Gary Austin, who created and led one of improvisational theater's most influential troupes, the Groundlings, died Saturday at the age of 75 of cancer.

Austin was a writer, director, and musical performer whose students comprised a virtual Who's Who of modern comedy, including many cast members of Saturday Night Live.

As Deadline Hollywood reported,

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The Department of Homeland Security made good Monday on a Trump administration promise to publicly shame cities and counties that don't cooperate with federal immigration authorities. Immigration and Customs Enforcement released its first weekly list of local jails and jurisdictions that haven't honored so-called immigrant detainer requests.

The widow of the gunman who killed 49 people at the Pulse nightclub in Orlando, Fla., in June 2016, will remain in custody after a federal judge in Florida revoked bail and a prior release order.

The Department of Homeland Security released new data late Wednesday showing that illegal southern border crossings diminished in the opening weeks of the new Trump administration.

The new figures indicate "an unprecedented decline in traffic" in the month of February, according to a statement issued by Department of Homeland Security Secretary John Kelly.

Attorney General Jeff Sessions, in a letter to Congress, said his remarks about not having contact with Russian officials during last year's presidential campaign were "correct," even though he's had to acknowledge that he twice met with Russian Ambassador Sergey Kislyak.

A federal magistrate judge in California ruled Wednesday that Noor Salman, the widow of Omar Mateen, can be released on a $500,000 bond pending her trial on charges that she helped her husband plan the deadly mass shooting at an Orlando nightclub in June 2016.

A Minnesota police officer accused of fatally shooting Philando Castile in a St. Paul suburb last July pleaded not guilty to second-degree manslaughter and two other charges.

St. Anthony police Officer Jeronimo Yanez entered his plea in a brief hearing in Ramsey County district court.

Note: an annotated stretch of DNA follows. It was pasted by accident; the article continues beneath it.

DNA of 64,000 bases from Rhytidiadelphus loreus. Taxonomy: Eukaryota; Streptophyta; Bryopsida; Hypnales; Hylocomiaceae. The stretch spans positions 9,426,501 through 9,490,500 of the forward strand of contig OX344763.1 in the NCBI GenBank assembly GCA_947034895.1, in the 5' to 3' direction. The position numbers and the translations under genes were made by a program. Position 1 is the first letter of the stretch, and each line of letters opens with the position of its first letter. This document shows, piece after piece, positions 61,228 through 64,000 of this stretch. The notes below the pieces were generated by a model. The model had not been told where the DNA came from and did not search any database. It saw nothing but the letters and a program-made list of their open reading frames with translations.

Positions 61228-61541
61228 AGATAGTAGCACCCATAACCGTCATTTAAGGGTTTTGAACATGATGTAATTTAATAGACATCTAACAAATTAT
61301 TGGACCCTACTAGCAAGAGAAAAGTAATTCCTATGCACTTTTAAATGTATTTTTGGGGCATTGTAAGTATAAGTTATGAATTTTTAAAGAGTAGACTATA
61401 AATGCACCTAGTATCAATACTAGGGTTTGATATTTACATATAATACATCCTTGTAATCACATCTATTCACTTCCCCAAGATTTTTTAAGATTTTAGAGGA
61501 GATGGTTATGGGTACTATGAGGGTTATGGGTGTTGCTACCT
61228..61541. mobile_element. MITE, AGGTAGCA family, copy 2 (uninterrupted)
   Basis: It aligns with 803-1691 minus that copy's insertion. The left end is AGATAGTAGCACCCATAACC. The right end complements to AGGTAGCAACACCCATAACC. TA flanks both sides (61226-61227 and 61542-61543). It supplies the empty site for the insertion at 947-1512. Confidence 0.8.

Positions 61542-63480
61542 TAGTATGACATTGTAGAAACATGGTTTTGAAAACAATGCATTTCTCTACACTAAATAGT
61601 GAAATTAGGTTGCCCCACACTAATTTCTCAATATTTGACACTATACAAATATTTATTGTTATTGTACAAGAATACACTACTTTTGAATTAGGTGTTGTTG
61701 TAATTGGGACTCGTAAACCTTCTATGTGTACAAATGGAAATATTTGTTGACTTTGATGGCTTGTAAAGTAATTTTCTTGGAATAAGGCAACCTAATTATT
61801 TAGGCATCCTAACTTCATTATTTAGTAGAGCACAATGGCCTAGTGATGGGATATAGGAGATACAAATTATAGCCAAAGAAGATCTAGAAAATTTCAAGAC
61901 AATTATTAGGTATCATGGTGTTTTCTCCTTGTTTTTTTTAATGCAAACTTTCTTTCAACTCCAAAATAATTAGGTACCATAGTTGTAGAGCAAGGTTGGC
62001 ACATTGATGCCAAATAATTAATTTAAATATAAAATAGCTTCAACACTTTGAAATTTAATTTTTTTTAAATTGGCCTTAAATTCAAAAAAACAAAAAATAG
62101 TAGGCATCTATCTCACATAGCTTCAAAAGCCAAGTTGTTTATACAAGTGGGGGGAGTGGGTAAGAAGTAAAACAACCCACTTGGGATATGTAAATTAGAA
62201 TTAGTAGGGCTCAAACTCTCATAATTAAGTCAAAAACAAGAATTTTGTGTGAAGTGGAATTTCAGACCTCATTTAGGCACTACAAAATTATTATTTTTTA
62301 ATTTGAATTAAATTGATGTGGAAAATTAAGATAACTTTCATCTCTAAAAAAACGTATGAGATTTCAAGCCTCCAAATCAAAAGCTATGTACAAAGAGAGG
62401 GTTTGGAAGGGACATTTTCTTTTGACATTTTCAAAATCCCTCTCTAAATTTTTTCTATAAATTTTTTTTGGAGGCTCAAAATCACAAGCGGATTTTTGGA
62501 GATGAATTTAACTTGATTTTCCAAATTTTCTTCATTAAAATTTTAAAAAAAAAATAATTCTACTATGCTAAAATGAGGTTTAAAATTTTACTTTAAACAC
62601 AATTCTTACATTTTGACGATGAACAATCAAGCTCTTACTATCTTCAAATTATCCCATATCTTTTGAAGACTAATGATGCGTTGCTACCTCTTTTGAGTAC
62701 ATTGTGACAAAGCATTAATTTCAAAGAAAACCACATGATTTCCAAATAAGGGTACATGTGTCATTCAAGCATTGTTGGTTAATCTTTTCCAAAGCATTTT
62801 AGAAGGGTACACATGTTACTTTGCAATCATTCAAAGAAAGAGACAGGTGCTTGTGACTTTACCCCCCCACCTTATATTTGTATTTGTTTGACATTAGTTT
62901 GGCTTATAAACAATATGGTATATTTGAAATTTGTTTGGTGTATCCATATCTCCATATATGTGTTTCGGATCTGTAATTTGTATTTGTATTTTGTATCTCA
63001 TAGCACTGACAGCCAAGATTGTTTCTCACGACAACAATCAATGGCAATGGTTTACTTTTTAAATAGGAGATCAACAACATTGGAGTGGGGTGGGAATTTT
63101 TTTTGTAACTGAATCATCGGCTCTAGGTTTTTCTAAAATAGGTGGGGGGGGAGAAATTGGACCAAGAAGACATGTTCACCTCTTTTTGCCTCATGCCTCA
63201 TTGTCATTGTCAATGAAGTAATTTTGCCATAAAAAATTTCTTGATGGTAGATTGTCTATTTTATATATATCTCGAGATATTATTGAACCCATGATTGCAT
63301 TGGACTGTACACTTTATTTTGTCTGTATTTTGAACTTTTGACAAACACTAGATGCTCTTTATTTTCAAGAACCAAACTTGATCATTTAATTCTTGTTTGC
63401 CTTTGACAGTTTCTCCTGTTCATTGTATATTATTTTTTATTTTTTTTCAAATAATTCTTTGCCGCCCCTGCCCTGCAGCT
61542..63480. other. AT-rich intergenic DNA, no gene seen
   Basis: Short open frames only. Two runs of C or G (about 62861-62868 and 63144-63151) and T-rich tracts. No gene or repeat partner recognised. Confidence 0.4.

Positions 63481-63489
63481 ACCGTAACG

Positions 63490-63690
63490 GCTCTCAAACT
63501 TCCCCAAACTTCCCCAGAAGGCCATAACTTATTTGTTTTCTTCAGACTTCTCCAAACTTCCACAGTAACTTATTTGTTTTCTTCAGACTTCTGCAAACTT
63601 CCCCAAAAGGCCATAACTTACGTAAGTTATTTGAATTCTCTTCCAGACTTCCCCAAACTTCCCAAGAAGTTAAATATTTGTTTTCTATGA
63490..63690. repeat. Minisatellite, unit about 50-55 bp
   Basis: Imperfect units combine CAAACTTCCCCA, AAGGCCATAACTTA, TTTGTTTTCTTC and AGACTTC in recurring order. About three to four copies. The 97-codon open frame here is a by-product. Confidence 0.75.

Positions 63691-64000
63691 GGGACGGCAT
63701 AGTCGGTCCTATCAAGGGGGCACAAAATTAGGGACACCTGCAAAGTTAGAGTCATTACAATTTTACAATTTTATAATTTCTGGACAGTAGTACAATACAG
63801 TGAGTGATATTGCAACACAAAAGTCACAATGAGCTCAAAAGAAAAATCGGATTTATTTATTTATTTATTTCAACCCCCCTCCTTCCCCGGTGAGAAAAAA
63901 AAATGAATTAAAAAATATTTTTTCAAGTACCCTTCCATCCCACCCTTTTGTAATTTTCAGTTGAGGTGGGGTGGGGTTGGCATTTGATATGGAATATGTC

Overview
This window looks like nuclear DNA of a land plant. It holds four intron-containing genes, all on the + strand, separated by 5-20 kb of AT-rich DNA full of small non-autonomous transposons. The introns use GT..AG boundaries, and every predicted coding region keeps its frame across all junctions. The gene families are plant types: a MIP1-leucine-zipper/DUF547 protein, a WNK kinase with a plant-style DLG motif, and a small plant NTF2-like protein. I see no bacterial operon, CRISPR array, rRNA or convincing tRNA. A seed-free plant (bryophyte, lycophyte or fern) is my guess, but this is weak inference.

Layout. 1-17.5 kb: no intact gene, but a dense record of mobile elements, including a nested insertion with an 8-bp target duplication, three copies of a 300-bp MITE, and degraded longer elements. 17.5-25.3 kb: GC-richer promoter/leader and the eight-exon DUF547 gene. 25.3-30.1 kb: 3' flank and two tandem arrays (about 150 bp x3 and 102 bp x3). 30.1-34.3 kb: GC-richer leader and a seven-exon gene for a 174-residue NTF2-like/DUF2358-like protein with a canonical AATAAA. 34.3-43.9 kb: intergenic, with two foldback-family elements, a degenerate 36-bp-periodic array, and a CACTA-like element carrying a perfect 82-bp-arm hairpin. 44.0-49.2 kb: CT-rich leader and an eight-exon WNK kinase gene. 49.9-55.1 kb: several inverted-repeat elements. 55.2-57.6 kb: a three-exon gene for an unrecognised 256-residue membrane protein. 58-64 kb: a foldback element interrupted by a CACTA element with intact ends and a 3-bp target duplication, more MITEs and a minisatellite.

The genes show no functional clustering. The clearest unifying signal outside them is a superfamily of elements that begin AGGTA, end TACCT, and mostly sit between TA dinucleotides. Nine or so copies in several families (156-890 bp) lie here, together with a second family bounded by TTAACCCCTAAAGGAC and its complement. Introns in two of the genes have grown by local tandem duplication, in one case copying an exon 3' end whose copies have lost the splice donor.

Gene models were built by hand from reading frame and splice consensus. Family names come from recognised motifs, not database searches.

The Department of Homeland Security issued new guidelines this week that call for hiring 15,000 additional Border Patrol agents and immigration officers. It also wants to greatly expand the number of unauthorized immigrants who are prioritized for deportation.

Updated Feb. 17, 2017, 8:00 p.m. ET with comment from ICE

Federal immigration agents last week detained a woman in the U.S. illegally just after she received a protective order against an allegedly abusive boyfriend, in an El Paso County courthouse.

El Paso County Attorney Joanne Bernal said the ICE arrest inside a courthouse was "unprecedented and stunning."

"To my knowledge, and others I have spoken to, no one has a recollection of immigration officials acting like this in a courthouse," Bernal told NPR.

Copyright 2017 NPR. To see more, visit http://www.npr.org/.

Federal immigration authorities launched a new wave of raids and other actions in several states over the past five days aimed at sweeping up people who are in this country illegally.

Updated at 7:50 p.m. ET

A federal appeals court has unanimously rejected a Trump administration request to allow its travel ban to take effect.

The three-judge appeals panel declined to overturn a lower court's order suspending the president's ban against entry into the United States by refugees and travelers from seven majority-Muslim nations.

Days after retail giant Nordstrom announced that it will no longer sell Ivanka Trump's clothing label, the president struck back, accusing the Seattle-based department store chain of treating his daughter "so unfairly."

The blast came in a tweet posted on his personal account.